2.3.1. Acid esterification of SMSO

The raw oil of S. marianum L. seeds (50 g) was poured into a glass reactor (a 2 L three necked round bottomed flask) equipped with a magnetic stirrer, a cooling system to prevent alcohol loss and a controlled heating system. The oil is preheated to 600C to eliminate any moisture in the oil, then the catalyst solution (a specified amount of HCl% w/w of oil dissolved in methanol at a molar ratio of 6:1 methanol to oil) was poured into the reactor. The mixture was heated with simultaneous stirring at (600 rpm) for 1 h at 600C. After an hour of the reaction, the products were transferred into a separating funnel for phase separation. Two phases were obtained, the lower phase contains water, while upper phase contains the unreacted methanol and the produced esters. The ester layer was washed by warm distillated water (DW), and then passed over Na2SO4 to remove the residual moisture. After the acid esterification, properties of the resultant oil including the acid value, viscosity, density, saponification value, flash point, pour point, refractive index and carbon residue were determined according to the ASTM standard.

Silybum marianum L. seeds were harvested from lands extending within the Mosul University, north of Iraq during the summer of 2011. The kernels were stripped from the shells, and dried in an oven at 500C for 5 h. Then, the dried kernels were crushed using a coffee grinder, and fed to a Soxhlet extractor connected with a 1 L round bottomed flask. The extraction was carried out using n-hexane as a solvent. After 10 h of extraction, the solvent was recovered by distillation under vacuum using a rotary evaporator. The oil was mixed with freshly activated sodium sulfate (Na2SO4) to eliminate the residual moisture. Finally, the oil was filtered, transferred into a sealed

2.3.2. Base catalyzed transesterification

After acid esterification, the acid value of the raw oil was reduced to 1.89 mg KOH/g oil, a value optimal to produce BD through alkaline-catalyzed transesterification (ACTE). The oil was poured into a glass reactor (a three-necked round bottomed flask) equipped with a cooling system to prevent alcohol loss and a controlled heating system. The oil was pre-heated to 600C, and then the catalyst solution (alkaline catalyst% w/w of oil) dissolved in methanol at a molar ratio of 6:1 methanol to oil was added to the oil. The mixture was heated with simultaneous stirring at 600 rpm for 1 h at 600C. After the reaction

was over, the products were transferred to a separating funnel to obtain two layers. The upper layer contains crude BD, while the lower contains glycerol and other impurities. The glycerol layer was withdrawn and discarded, whereas the crude BD was washed by warm distillated water (3 x 25 mL), and then passed over Na2SO4 to remove the residual moisture. Finally the yield of the produced BD was determined as follows (Rashed and Anwar, 2008a,b; Fadhil et al., 2012):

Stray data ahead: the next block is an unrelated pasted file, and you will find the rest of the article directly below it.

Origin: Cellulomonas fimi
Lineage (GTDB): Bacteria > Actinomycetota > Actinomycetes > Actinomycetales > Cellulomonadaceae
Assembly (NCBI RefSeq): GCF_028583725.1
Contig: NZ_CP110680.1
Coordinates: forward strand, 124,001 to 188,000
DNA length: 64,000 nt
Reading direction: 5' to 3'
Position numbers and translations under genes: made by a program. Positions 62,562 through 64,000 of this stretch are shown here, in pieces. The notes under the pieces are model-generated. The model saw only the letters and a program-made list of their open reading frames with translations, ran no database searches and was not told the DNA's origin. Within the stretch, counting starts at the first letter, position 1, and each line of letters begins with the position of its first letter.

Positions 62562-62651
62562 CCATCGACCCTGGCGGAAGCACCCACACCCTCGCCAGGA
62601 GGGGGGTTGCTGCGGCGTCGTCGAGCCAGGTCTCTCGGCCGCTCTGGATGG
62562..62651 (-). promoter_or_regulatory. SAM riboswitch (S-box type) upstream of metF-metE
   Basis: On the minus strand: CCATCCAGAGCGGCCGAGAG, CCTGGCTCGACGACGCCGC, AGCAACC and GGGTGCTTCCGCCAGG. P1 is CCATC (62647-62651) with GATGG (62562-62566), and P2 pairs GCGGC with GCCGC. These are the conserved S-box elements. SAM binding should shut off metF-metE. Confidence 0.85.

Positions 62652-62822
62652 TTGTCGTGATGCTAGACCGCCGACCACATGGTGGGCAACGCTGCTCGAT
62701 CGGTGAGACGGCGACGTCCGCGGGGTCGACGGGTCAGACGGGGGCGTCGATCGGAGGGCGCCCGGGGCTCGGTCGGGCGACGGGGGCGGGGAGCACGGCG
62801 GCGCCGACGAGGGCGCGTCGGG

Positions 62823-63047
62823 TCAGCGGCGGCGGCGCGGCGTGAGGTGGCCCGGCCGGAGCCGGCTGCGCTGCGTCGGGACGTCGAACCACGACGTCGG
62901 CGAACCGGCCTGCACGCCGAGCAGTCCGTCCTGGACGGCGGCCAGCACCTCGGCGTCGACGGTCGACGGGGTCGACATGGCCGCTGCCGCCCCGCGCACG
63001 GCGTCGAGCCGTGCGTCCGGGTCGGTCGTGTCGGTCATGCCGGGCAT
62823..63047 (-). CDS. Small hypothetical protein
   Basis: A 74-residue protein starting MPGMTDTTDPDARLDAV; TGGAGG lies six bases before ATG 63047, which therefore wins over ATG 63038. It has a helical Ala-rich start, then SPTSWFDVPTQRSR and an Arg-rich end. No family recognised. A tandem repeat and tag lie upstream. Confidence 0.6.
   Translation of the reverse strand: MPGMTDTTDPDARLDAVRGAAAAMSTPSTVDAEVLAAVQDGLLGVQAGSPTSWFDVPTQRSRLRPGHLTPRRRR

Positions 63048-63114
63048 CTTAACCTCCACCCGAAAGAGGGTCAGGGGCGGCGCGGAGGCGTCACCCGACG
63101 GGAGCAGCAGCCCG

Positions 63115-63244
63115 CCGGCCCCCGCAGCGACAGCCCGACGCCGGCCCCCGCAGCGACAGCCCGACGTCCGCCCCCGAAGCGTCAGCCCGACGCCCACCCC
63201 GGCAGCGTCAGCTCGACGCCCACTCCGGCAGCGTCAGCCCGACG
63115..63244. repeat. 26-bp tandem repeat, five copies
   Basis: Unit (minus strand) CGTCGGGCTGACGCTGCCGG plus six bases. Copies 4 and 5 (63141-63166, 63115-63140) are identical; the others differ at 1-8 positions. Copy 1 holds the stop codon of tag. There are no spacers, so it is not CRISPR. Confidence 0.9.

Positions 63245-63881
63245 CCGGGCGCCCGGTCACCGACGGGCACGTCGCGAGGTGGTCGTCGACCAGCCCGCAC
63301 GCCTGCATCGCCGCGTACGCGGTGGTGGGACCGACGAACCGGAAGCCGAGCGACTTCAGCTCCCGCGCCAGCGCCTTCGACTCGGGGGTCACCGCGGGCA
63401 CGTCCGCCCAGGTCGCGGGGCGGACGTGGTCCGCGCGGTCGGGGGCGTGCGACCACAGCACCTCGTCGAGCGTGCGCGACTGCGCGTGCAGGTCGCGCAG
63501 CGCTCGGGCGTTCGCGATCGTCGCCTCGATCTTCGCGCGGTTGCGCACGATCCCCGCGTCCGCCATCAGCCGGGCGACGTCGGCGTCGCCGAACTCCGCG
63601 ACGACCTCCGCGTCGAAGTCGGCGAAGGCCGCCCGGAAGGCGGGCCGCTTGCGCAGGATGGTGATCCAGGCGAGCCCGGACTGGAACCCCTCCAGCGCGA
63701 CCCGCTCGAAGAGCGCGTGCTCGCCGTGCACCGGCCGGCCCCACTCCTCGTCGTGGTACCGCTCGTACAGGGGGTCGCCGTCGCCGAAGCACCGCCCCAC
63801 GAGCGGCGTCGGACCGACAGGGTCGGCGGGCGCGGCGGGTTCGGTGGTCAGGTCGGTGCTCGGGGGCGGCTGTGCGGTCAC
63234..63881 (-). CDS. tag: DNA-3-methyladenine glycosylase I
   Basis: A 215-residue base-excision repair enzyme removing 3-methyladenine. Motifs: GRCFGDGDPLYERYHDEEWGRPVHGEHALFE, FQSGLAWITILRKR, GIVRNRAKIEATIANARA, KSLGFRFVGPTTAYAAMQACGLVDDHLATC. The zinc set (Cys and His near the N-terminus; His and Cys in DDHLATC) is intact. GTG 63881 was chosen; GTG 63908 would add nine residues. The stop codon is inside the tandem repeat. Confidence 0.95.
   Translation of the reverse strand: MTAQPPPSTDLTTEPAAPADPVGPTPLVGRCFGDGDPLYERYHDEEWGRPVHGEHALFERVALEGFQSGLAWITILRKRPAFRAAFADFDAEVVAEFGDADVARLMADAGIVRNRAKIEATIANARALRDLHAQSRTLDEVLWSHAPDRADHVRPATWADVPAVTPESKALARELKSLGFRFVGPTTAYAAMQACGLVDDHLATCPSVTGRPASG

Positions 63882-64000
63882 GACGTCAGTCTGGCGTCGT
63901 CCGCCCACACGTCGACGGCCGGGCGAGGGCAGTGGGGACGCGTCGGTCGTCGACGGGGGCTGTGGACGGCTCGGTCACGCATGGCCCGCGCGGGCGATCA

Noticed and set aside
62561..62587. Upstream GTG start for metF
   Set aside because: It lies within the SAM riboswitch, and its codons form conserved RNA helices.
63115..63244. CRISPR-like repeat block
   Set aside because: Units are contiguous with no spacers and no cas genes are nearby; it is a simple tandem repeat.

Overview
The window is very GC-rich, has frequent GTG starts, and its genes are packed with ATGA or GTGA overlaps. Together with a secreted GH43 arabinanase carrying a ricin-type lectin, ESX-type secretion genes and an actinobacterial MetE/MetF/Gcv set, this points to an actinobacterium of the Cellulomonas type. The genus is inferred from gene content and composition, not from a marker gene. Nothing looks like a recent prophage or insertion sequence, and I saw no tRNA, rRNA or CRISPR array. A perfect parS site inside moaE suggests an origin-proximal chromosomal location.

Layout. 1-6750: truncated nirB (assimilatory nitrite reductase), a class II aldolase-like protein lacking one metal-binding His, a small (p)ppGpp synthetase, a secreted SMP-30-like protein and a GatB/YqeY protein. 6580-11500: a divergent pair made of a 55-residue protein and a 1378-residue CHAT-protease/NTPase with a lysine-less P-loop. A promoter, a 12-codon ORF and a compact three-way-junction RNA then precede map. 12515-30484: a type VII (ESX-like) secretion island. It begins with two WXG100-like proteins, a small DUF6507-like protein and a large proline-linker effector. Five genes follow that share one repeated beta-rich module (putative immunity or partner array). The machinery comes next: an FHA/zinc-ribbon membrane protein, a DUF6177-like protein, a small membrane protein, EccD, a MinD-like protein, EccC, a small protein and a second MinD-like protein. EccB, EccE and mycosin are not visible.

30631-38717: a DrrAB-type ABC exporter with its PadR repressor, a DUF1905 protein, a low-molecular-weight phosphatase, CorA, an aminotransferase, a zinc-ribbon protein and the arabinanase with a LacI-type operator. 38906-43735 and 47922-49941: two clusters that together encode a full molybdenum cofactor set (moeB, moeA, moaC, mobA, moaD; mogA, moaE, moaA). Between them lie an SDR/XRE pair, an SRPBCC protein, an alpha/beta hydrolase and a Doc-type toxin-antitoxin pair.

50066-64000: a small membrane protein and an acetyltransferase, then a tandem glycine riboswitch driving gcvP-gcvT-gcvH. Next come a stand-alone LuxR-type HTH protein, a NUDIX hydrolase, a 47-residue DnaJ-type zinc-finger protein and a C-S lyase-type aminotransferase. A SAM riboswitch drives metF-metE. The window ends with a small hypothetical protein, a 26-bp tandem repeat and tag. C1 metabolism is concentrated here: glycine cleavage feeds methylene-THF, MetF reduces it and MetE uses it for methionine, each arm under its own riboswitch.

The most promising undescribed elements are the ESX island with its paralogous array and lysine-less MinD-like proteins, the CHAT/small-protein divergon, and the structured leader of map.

Yield% =

Wt of the refined methyl esters Wt of oil used

2.4. Properties evaluation of biodiesel

Table 1 Fatty acid profile of SMSO.

Fatty acid (wt)% SMSO Rubber Mahua oilb Polanga

seed oila seed oilc

C16 9.40 10.20 16-28 12.01

C18 6.60 8.70 20-25.1 12.95

C18:1 20.80 24.60 41.0-51.0 34.09

C18:2 53.30 36.90 8.9-13.70 38.26

C18:3 Trace 16.30 4.80 -

C20 3.80 - - -

a Ramadhas et al. (2005).

b Ghadge and Raheman (2006).

c Sahoo et al. (2007).

The properties of the produced biodiesel fuel were determined in accordance to the ASTM standards. Iodine Number (IN) was measured according to the Hanus method. Higher Heating Value (HHV) was determined depending on equations proposed by Demirbas (2008). The cetane indices of the the oil and the produced biodiesel were calculated by using following formula (Willard, 1997):

CI = -420 : 34 + 0 : 016G2 + 0.192G(log T50) + 65.01 (log T50)2 - 0 : 0001809T50

where G is the API (American Petroleum Institute) specific gravity and T50 is the distillation temperature at which 50 vol.% of fuel sample was distilled and condensed in a unit of °F(20).

2.5. Analysis of biodiesel by using thin layer chromatography

The produced BD was analyzed by using thin layer chroma-tography (TLC). Silica gel plates (3 x 10 cm glass) were washed by methanol, and activated in an oven for 2 h at 110°C. Then, the oil or BD was dissolved in n-hexane. Later on, it was spotted on the TLC plates with a capillary tube. The plates were developed (eluted) with hexane/di ethyl ether/acetic acid (80:20:1, vol/vol/vol). After the fractionation, the solvent was evaporated and the spots on the TLC plate were visualized by iodine vapor (Hawash et al., 2009).

2.6. FTIR analysis of biodiesel